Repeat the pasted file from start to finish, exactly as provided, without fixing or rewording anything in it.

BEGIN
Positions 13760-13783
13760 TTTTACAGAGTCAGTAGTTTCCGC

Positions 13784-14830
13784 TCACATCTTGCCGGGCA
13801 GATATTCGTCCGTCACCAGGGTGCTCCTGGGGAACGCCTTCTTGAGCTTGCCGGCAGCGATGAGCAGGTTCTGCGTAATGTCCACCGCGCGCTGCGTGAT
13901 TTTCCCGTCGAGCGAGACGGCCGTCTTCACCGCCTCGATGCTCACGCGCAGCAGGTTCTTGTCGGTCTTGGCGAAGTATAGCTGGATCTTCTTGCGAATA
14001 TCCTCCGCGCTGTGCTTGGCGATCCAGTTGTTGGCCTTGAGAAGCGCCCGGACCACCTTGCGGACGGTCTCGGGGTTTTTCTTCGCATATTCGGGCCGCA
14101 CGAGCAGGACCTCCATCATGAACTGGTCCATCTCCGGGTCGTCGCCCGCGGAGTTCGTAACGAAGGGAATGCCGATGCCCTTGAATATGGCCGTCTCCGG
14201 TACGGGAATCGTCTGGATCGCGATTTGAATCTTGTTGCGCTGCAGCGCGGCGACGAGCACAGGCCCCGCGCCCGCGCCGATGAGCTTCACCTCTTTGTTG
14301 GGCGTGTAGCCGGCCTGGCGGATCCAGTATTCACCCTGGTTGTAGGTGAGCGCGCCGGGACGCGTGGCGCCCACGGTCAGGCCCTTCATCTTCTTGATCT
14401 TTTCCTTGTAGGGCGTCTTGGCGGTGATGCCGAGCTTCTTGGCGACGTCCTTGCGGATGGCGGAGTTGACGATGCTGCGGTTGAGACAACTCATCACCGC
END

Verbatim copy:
Positions 13760-13783
13760 TTTTACAGAGTCAGTAGTTTCCGC

Positions 13784-14830
13784 TCACATCTTGCCGGGCA
13801 GATATTCGTCCGTCACCAGGGTGCTCCTGGGGAACGCCTTCTTGAGCTTGCCGGCAGCGATGAGCAGGTTCTGCGTAATGTCCACCGCGCGCTGCGTGAT
13901 TTTCCCGTCGAGCGAGACGGCCGTCTTCACCGCCTCGATGCTCACGCGCAGCAGGTTCTTGTCGGTCTTGGCGAAGTATAGCTGGATCTTCTTGCGAATA
14001 TCCTCCGCGCTGTGCTTGGCGATCCAGTTGTTGGCCTTGAGAAGCGCCCGGACCACCTTGCGGACGGTCTCGGGGTTTTTCTTCGCATATTCGGGCCGCA
14101 CGAGCAGGACCTCCATCATGAACTGGTCCATCTCCGGGTCGTCGCCCGCGGAGTTCGTAACGAAGGGAATGCCGATGCCCTTGAATATGGCCGTCTCCGG
14201 TACGGGAATCGTCTGGATCGCGATTTGAATCTTGTTGCGCTGCAGCGCGGCGACGAGCACAGGCCCCGCGCCCGCGCCGATGAGCTTCACCTCTTTGTTG
14301 GGCGTGTAGCCGGCCTGGCGGATCCAGTATTCACCCTGGTTGTAGGTGAGCGCGCCGGGACGCGTGGCGCCCACGGTCAGGCCCTTCATCTTCTTGATCT
14401 TTTCCTTGTAGGGCGTCTTGGCGGTGATGCCGAGCTTCTTGGCGACGTCCTTGCGGATGGCGGAGTTGACGATGCTGCGGTTGAGACAACTCATCACCGC